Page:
A kid sitting with books of healthcare information
Employee Benefits

Data, Information, and Healthcare Price Transparency

Ed Oleksiak
Ed Oleksiak
Sr. Vice President, Employee Benefits

Despite an election year’s numbing impact on regulatory and legislative healthcare change, one issue that could move forward in 2020 is “healthcare price transparency.”

On June 24, 2019, President Trump issued Executive Order 13877 directing federal agencies to increase healthcare price and quality transparency. The order directs federal agencies to require hospital disclosure of negotiated rates in a form “understandable” by patients. The definition of “understandable” could depend on whether you graduated from medical school or are a 19-year-old fresh out of high school.

On November 15, 2019, the Centers for Medicare & Medicaid Services (CMS) issued the Hospital Transparency Final Rule. The final rule requires hospitals to provide patients with clear, accessible information about their “standard charges” through the use of standardized data elements. You could probably have a multi-day debate about what is a “standard charge.”

Finally, in November 2019, the Transparency in Coverage Proposed Rules were released, which will allow consumers to shop and compare costs of health insurance (including providing paper copies within two business days without charging an additional fee). Can you imagine telling Amazon they have to provide purchasers with a paper copy of the sales slip with each transaction? If that was the case, I doubt we would have had $258 billion or 5 percent of all retails sales in 2018 via Amazon.

What Is the Difference between Data and Information?

While the concept of healthcare price transparency is a noble concept (and one I agree with), we have to make sure we provide consumers with information and not just data.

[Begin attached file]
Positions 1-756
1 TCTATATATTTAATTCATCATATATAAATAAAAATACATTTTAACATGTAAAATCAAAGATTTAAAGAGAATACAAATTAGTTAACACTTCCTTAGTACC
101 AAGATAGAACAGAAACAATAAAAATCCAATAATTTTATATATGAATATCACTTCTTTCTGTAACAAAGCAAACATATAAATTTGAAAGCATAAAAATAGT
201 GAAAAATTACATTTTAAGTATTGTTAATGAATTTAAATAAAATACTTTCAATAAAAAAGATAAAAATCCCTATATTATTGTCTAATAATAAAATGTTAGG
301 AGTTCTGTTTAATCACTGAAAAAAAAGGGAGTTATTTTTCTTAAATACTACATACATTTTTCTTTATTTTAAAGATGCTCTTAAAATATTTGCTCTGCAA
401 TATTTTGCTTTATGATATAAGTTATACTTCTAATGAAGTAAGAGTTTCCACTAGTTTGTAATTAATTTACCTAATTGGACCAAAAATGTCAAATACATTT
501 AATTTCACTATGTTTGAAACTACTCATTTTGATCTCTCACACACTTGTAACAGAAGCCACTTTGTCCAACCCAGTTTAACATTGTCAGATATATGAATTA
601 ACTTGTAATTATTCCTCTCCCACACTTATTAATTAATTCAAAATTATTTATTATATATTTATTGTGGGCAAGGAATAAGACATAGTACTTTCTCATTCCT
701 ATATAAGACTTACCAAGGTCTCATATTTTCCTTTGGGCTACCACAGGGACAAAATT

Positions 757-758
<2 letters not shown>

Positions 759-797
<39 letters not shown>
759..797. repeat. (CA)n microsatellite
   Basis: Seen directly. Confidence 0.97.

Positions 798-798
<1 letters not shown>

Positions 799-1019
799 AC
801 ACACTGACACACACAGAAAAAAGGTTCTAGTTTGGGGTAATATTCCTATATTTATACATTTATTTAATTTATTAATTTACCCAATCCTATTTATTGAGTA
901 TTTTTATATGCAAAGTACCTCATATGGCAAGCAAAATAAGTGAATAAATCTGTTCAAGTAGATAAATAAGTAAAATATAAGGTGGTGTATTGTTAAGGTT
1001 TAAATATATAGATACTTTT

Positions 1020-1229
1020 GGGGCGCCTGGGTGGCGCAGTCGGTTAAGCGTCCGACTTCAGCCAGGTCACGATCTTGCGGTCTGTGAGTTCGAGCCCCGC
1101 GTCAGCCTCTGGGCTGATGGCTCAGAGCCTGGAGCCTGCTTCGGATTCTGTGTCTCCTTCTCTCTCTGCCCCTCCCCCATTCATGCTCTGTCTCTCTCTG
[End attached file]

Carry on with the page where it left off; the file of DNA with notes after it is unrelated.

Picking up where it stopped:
Let me explain. Early in my career as a “mainframe” computer programmer (long before laptops, iPads, and cell phones), my boss at the time taught me a very valuable lesson. Rather than simply taking the manual paper version of a process and automating it with a computer, let’s look at the process, improve it, and make it more usable for the end-user. We accomplished the improvements by asking the end-user what they could use to do their job more accurately and faster.

A great example would be the early versions of street mapping software. The early software simply put MAPSCO online. No value was added other than turning a paper book with maps into an online version you could print out, thus providing data but not really information.

Fast forward to today where we have Waze, which allows drivers to know how long it will take them to get to their location, provides faster alternate routes, and notifies them of accidents and radar traps. That is “information.”

The Rush to Healthcare Price Transparency

My fear in our rush to healthcare price transparency is that we will provide consumers with data and not information. Technology can (given time and the opportunity to ask the consumer what they want) provide the consumer with information that will help them make informed healthcare purchasing decisions.

Providing data dumps of healthcare prices in the name of transparency will not work and will only delay the development of real consumer tools that provide information. Transparency may be required to lift the veil off of pricing so that app-based tools can be created, or we use tools like SimplePay Health that could transform the healthcare purchasing experience and allow consumers to make educated decisions for themselves and their loved ones. I hope transparency results in consumer information and not just data.

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